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by Peterr

Pope Benedict’s Terrible, Horrible, No Good, Very Bad Week

8:50 pm in Uncategorized by Peterr

It’s been a bad week for Pope Benedict. From Italy to Belgium to Washington DC, courts everywhere seem to be taking a hard look at some of the activities of the Catholic church, and they’re not liking what they’re seeing.

A week ago Sunday, news broke that a high-ranking Roman Catholic cardinal was under investigation in Italy for corruption. Cardinal Crescenzio Sepe, the archbishop of Naples and former head of a major Vatican department (the Congregation for the Evangelization of Peoples, or Propaganda Fide in Latin) was caught up in a larger probe of former Italian government officials involved in various real estate, public works, and construction scams. Word of the investigation broke last February, but Sepe’s involvement only came to light last week:

Judicial sources have told the media that [Italian infrastructure minister Pietro] Lunardi bought a building in central Rome – in Via dei Prefetti, a stone’s throw from parliament – from Sepe’s department in 2004 at a price four times lower than the estimated market value.

In an alleged swap for favours, the following year Lunardi allocated state funds for the restoration of historic church buildings, including the 16th century Congregation headquarters facing the Spanish Steps.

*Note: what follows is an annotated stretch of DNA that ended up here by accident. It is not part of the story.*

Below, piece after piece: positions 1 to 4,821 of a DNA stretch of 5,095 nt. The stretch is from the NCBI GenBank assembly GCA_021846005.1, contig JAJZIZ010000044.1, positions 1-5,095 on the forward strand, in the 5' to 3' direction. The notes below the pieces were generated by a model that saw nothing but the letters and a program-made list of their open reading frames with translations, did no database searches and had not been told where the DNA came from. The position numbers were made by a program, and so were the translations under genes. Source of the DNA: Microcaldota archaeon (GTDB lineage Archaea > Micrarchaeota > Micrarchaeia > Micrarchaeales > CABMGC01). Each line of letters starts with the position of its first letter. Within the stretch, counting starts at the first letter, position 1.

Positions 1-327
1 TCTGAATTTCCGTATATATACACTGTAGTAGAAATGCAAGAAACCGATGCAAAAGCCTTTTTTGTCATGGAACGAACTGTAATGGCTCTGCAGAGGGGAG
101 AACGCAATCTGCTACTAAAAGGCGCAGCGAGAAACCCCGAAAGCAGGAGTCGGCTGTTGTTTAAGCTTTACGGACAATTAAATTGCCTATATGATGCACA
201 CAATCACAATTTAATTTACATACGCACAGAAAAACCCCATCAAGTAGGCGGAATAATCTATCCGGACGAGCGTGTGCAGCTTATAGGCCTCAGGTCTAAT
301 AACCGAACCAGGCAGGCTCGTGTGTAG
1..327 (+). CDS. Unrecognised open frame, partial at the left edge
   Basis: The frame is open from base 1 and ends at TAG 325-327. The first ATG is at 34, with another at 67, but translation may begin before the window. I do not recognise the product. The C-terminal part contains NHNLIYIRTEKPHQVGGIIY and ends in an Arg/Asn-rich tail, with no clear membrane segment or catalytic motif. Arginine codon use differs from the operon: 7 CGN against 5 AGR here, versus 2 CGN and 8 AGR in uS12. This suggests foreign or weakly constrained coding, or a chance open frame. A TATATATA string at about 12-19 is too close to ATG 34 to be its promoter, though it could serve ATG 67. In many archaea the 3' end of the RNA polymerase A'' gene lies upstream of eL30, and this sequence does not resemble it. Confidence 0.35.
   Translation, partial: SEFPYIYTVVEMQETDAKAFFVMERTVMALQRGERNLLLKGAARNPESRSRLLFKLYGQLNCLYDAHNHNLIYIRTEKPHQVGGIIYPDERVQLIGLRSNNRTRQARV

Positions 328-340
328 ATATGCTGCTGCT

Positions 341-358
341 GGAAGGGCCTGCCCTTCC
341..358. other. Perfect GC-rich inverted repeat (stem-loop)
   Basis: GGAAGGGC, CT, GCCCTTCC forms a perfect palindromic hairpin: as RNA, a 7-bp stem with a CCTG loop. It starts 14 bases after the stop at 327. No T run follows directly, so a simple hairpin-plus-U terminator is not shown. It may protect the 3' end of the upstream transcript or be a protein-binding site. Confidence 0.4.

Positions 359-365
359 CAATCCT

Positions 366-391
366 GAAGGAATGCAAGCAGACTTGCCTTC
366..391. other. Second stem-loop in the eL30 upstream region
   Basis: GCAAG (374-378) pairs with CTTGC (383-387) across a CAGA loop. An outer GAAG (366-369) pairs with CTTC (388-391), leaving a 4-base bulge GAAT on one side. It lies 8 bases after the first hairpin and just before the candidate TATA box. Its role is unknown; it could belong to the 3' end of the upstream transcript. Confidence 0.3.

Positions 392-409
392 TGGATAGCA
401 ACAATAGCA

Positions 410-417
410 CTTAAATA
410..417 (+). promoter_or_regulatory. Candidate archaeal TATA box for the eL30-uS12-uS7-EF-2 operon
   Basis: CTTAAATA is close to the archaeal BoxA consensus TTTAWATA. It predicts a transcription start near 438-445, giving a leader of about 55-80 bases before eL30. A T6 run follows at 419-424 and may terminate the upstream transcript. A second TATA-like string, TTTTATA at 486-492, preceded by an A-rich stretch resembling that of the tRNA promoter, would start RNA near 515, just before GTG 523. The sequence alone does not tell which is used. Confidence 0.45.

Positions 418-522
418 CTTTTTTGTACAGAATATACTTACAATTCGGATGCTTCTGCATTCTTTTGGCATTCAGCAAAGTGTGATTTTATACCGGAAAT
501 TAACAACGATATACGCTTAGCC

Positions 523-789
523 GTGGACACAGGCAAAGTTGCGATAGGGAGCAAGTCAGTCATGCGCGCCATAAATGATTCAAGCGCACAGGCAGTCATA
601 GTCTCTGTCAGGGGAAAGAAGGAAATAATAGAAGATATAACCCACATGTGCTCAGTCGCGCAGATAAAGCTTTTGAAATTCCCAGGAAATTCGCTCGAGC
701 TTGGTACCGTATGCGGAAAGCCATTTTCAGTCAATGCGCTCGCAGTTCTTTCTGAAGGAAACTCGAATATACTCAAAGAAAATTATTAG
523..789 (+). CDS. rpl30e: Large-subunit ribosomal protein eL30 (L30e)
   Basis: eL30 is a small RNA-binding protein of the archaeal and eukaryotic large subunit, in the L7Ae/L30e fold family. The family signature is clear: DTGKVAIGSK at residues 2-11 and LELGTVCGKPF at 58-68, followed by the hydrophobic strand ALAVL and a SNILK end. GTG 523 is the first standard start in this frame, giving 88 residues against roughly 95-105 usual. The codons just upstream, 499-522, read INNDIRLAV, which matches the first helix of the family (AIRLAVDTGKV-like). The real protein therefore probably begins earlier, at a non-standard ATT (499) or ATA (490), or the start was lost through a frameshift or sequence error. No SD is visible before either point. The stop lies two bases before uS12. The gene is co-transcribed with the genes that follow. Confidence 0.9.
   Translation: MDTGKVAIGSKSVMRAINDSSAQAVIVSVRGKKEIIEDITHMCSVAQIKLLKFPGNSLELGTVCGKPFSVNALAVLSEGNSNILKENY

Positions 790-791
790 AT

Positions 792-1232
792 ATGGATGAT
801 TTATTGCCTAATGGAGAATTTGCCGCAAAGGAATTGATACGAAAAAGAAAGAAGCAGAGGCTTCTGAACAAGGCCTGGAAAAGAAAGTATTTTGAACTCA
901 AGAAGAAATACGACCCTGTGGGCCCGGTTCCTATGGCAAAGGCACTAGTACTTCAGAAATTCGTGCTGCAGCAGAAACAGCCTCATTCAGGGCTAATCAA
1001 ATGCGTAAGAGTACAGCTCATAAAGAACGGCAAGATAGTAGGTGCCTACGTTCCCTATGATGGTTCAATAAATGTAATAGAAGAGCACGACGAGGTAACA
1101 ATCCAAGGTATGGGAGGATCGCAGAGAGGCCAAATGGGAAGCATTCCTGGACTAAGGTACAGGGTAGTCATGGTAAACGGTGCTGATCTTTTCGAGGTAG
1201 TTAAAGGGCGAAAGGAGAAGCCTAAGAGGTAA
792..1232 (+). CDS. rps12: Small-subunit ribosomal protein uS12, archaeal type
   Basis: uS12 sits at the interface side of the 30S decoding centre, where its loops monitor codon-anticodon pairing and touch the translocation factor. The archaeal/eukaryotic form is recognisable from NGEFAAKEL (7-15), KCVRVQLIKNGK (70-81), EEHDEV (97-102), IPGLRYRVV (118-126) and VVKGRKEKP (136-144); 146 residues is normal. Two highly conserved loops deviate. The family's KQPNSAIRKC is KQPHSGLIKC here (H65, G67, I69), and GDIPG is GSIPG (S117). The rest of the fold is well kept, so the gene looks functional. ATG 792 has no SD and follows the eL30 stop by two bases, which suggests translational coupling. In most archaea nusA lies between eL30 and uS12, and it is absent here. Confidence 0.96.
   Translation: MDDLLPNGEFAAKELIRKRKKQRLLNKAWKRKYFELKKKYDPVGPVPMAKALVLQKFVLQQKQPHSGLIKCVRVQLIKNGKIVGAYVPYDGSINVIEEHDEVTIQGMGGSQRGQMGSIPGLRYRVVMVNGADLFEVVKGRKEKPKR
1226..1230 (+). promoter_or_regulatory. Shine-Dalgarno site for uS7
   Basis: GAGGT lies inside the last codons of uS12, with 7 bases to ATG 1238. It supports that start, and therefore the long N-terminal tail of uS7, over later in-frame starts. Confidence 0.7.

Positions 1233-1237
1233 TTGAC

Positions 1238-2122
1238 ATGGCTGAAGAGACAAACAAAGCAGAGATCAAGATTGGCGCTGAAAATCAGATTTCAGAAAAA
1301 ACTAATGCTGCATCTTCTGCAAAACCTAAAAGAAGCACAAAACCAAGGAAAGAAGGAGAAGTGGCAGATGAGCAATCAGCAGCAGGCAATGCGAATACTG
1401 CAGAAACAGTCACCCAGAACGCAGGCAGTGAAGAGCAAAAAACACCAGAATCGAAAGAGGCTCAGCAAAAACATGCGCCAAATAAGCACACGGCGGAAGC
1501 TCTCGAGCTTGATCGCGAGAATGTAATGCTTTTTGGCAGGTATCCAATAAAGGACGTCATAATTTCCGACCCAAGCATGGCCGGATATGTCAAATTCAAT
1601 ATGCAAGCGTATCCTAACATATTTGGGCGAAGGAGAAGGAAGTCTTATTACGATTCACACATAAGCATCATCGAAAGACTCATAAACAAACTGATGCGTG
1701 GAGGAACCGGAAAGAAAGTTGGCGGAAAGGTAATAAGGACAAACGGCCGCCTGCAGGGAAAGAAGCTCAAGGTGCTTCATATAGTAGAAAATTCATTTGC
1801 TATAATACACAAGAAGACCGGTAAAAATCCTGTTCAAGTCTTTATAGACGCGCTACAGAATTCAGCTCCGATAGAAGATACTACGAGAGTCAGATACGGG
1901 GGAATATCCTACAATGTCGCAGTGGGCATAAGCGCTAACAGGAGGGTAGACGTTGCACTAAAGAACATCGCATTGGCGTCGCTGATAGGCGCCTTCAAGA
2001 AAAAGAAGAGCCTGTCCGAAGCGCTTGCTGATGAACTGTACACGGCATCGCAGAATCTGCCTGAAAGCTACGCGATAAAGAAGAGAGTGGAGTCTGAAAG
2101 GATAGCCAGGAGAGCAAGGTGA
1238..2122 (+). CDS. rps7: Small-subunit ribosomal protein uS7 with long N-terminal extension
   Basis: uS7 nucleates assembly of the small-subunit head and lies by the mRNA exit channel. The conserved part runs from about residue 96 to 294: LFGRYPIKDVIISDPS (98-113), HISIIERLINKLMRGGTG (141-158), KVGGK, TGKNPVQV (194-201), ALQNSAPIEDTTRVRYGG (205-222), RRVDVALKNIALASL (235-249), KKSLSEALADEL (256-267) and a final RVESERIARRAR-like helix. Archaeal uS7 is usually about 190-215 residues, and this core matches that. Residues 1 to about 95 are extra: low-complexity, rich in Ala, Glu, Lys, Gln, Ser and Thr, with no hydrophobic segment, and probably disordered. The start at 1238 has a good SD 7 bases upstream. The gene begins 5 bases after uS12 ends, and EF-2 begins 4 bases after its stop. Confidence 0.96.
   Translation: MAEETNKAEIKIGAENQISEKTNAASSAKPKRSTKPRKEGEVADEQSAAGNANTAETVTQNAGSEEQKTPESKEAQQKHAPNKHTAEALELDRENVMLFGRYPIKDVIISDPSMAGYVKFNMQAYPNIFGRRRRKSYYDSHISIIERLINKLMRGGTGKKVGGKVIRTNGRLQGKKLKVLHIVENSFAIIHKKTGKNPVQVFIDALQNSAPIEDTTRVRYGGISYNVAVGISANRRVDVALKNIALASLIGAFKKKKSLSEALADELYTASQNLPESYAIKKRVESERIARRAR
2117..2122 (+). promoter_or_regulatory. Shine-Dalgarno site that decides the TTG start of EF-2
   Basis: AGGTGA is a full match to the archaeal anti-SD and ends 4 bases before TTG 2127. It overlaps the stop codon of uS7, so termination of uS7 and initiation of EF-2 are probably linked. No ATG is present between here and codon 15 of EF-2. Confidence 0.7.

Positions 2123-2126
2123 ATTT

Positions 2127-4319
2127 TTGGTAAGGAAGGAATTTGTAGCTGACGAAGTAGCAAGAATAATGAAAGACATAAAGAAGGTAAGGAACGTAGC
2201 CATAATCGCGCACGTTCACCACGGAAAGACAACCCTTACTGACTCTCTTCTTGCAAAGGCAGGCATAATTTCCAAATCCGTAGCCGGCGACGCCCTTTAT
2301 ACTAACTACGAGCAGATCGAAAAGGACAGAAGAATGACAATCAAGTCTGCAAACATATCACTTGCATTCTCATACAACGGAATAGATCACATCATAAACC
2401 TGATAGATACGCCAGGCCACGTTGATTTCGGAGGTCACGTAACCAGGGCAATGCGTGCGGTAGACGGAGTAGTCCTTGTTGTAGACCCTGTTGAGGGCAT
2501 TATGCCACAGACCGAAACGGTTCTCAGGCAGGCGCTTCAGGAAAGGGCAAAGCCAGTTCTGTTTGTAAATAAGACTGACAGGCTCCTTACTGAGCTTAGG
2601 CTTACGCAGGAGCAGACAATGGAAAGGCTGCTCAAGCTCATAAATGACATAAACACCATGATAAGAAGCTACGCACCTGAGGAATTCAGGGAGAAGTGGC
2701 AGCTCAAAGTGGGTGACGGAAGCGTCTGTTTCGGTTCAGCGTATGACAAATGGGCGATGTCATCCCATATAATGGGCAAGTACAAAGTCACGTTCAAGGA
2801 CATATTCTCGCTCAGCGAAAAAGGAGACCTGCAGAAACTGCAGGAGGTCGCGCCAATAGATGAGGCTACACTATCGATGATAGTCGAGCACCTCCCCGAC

Sepe proclaimed his innocence, implicitly comparing himself in his Sunday sermon with martyrs who "were tortured, humiliated and disrespected" for their faithfulness to the Gospel. He also declared he had the full support of the Vatican, and pledged to cooperate with the ongoing investigation.

That kind of news would ruin any CEO’s week, religious or otherwise. Then came Thursday, when things got dramatically worse.

That’s when Belgian police raided the headquarters of the Roman Catholic Church in Belgium as part of an investigation of child abuse at the hands of priests and allegations of a coverup on the part of the Belgian bishops.

The  spokesperson for the Belgian conference of bishops (the "Episcopal Conference") put out this statement, which was released by the Vatican Secretariat of State on Friday:

The bishops of Belgium were gathered at the residence of the Archbishop of Malines-Brussels at about 10.30 this morning for the monthly meeting of the Episcopal Conference. At about 10:30, police and court officials entered and referred that there would be a search of the archdiocese, following complaints of sexual abuse within the territory of the archdiocese. No explanation was given, but all documents and mobile phones were confiscated and it was referred that nobody could leave the building. This situation lasted until approximately 19:30.

Everyone was interrogated, members of the Episcopal Conference and staff. It was not a pleasant experience, but everything was done correctly. The bishops have always affirmed their trust in justice and its work. This search was greeted with the same confidence and therefore, for the moment, the (bishops) shall refrain from making further comments.